February 24, 2015 [Tuesday]
The entrance to Grand Central leads into a concourse filled with people, people everywhere. People going down the escalators in large masses like a human waterfall; people milling about the hall aimlessly, discussing New York and Times Square and tourist attractions; people rushing through the crowds, cursing left and right as they go. It is impossible to tell how many countries these people hail from, how many languages they speak, how many religions they follow.
But I have exited Grand Central to go to work, and I am captivated by the way the sunlight falls upon the yellow taxicabs, the large black SUVs and the glass windows of the tall buildings opposite to where I stand. Today, there is a certain beauty in the way the sun is out again, warm and welcoming after its lengthy hibernation, and in the way it makes the blue of the “Apple Bank” opposite me a lighter blue than it would normally be.
Walking here is a fact of life. There is no escaping it. As I walk to work, hands in pockets from the biting cold and feet stepping over the neat cracks in the concrete sidewalks, I count the blocks and the avenues and consider what I should grab as a snack. The avenues take much longer to cross than the streets – one street, two streets – and advertisements are everywhere, large and imposing but also tasteful, less visual pollution than those plastered across the public spaces of Lebanon. Do you have a fear of getting old? one ad asks, taking up a sizable portion of the building to my left. You’re not alone. Everyone has a *FOGO, but that doesn’t mean you have to be okay with it. Pfizer has a whole series of images of people set up along the side of the building, ranging from young women to old couples to middle-aged men, as if it expects viewers to be rushing past most of the time and in need of several consecutive reminders of the ad’s presence (and really, they are).
I doubt people in this city have much time to worry about getting old. As I walk across the wide sidewalk to wait at Second Avenue, a man coming towards me dressed in a long black coat and carrying a briefcase is frowning into the phone, and a girl bumps into my shoulder as she rushes past, her shoulder bag and laptop bag flailing from over her elbow, her boots black and made of rubber. It is almost funny.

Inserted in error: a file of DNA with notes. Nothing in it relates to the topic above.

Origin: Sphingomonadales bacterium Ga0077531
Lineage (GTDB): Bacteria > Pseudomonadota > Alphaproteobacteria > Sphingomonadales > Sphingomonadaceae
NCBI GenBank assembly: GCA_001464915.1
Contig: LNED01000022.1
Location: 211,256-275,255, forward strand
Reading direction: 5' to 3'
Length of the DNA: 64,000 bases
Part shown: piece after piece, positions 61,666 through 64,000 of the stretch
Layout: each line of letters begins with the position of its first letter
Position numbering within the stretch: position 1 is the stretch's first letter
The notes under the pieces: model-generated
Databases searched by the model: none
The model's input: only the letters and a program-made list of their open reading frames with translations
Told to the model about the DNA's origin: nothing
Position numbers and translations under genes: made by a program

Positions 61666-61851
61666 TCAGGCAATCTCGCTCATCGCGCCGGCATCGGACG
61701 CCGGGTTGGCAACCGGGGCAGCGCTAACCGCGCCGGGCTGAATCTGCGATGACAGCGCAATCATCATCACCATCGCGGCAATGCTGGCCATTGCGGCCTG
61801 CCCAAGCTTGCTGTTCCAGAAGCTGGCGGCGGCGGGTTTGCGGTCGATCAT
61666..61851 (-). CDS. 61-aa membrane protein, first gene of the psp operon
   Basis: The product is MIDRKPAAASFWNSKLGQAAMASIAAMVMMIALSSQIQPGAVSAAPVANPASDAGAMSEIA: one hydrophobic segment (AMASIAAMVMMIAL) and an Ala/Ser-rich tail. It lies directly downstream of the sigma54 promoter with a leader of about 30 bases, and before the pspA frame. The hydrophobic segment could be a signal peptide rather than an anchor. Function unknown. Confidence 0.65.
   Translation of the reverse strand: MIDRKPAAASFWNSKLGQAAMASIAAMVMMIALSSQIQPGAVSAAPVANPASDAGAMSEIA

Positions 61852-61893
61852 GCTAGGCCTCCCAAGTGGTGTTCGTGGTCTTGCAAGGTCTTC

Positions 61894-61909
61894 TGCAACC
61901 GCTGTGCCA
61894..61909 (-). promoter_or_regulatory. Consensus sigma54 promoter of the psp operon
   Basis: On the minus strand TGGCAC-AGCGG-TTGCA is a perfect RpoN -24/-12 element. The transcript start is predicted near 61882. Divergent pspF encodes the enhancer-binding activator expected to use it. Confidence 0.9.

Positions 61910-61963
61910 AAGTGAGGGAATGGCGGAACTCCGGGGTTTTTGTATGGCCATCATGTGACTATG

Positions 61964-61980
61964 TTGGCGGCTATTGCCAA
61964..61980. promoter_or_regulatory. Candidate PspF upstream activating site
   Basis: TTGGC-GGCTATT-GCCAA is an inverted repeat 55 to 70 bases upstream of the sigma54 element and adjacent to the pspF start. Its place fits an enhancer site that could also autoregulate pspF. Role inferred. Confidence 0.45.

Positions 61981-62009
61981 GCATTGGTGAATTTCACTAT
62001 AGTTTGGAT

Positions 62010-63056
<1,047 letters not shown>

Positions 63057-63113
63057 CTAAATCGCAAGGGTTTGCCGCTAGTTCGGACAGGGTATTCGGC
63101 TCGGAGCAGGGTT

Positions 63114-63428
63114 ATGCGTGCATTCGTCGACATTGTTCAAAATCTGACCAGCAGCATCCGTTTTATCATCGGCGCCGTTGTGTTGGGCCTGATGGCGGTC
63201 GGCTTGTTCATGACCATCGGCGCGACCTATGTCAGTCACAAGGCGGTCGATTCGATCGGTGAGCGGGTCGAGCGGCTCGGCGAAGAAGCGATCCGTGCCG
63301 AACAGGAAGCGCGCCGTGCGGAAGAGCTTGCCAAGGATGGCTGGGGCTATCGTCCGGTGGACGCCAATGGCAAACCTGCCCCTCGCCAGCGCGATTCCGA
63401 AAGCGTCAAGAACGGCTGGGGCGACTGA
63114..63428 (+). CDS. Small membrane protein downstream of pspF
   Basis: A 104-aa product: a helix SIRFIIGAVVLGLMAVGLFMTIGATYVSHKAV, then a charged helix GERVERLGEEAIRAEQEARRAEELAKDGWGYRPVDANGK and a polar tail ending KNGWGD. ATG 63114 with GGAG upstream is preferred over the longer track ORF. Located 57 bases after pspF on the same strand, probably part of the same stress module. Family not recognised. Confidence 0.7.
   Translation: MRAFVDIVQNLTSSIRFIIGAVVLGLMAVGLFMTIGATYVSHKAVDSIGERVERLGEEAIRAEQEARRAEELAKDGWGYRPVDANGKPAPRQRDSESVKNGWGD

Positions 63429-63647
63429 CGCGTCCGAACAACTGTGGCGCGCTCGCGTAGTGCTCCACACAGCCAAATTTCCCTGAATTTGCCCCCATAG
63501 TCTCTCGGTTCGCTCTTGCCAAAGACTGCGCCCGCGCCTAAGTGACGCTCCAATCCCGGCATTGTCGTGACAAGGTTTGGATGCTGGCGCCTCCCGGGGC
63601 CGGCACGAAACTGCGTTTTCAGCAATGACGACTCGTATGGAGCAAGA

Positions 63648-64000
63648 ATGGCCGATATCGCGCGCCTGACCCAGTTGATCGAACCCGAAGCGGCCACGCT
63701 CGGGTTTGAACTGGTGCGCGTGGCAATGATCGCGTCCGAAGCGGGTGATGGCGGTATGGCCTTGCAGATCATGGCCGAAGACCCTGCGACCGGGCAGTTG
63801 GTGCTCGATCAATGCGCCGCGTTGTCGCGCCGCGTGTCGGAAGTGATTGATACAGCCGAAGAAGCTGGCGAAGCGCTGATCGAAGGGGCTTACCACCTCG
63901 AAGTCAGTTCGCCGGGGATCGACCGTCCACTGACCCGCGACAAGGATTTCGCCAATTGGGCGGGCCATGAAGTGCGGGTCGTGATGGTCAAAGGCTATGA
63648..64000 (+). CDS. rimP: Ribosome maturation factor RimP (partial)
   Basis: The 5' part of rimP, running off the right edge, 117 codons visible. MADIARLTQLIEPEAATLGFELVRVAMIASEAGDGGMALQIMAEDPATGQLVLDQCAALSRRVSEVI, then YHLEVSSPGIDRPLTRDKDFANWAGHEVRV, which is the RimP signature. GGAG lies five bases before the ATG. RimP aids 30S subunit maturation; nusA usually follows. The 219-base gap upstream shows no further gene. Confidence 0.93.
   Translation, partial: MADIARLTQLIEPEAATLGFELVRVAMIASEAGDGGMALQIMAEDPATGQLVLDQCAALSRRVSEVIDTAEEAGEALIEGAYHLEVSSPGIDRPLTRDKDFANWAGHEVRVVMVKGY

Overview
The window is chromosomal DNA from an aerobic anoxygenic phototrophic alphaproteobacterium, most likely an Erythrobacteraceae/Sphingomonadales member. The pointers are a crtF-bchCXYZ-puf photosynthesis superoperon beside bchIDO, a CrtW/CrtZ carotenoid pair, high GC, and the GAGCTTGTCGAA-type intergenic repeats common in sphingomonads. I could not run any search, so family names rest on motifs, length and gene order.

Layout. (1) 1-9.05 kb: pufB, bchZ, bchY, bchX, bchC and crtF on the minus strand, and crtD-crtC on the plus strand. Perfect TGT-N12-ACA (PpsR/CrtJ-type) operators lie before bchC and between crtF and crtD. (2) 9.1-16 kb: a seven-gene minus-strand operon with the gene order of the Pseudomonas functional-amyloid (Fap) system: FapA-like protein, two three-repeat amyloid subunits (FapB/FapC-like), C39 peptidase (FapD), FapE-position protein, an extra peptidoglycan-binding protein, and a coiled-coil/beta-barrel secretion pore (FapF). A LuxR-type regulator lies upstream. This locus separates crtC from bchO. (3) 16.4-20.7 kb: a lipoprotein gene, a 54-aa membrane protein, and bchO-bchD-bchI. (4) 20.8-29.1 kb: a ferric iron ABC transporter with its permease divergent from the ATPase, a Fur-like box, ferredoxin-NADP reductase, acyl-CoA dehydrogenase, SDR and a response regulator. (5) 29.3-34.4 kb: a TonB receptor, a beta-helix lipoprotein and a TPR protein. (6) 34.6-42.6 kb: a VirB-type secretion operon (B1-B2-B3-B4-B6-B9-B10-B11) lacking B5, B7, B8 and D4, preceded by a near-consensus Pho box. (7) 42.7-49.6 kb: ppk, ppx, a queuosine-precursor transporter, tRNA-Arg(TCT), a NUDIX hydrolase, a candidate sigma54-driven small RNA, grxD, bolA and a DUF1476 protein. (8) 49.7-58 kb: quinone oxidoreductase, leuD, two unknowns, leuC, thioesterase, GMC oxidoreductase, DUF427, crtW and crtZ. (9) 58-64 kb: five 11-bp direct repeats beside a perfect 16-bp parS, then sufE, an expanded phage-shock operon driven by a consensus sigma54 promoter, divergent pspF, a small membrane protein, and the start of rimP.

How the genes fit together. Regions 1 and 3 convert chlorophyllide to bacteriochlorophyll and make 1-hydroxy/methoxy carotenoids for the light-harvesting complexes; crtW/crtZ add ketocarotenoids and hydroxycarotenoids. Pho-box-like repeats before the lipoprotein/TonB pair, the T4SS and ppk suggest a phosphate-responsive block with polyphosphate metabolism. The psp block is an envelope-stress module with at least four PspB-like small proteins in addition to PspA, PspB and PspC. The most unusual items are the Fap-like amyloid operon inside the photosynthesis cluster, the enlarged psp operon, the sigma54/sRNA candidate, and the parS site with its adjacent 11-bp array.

I imagine age creeps up on people, the way the new year takes so many months to sink in, because sometimes we forget the mechanics of time. But then again, sometimes we are so aware of it, aware of the way time passes and old age approaches, aware of the way our bodies are changing and the way our responsibilities are growing and the way our dreams have or have not come to fruition. Sometimes we are so aware that we will one day be seventy years old (or dead), creased by time like origami paper and tired, so tired. Sometimes we can’t believe we have not done enough yet, or fear that we may never do enough at all.
It is later in the day, the sun now just beginning its path of descent, when I finish praying in a sunlit office that is temporarily empty, its occupant on leave for a while. I am about to exit the room when I notice a small cross dangling from in between a stack of books, perhaps from a keychain or a necklace, some sort of keepsake left behind. I look closer, and it seems to be bronze.
I smile slightly at the way different religions have come together in this room, at this workplace that is filled with people from so many different countries who embrace so many different cultures, and I shut the door quietly as I leave. Some variables seem to be the same for us all. Time, age, faith in something; even the ultimate Fear of Getting Old, which perhaps manifests itself in various ways. The office is warm and friendly, and amongst these people from all over the world, I am at home.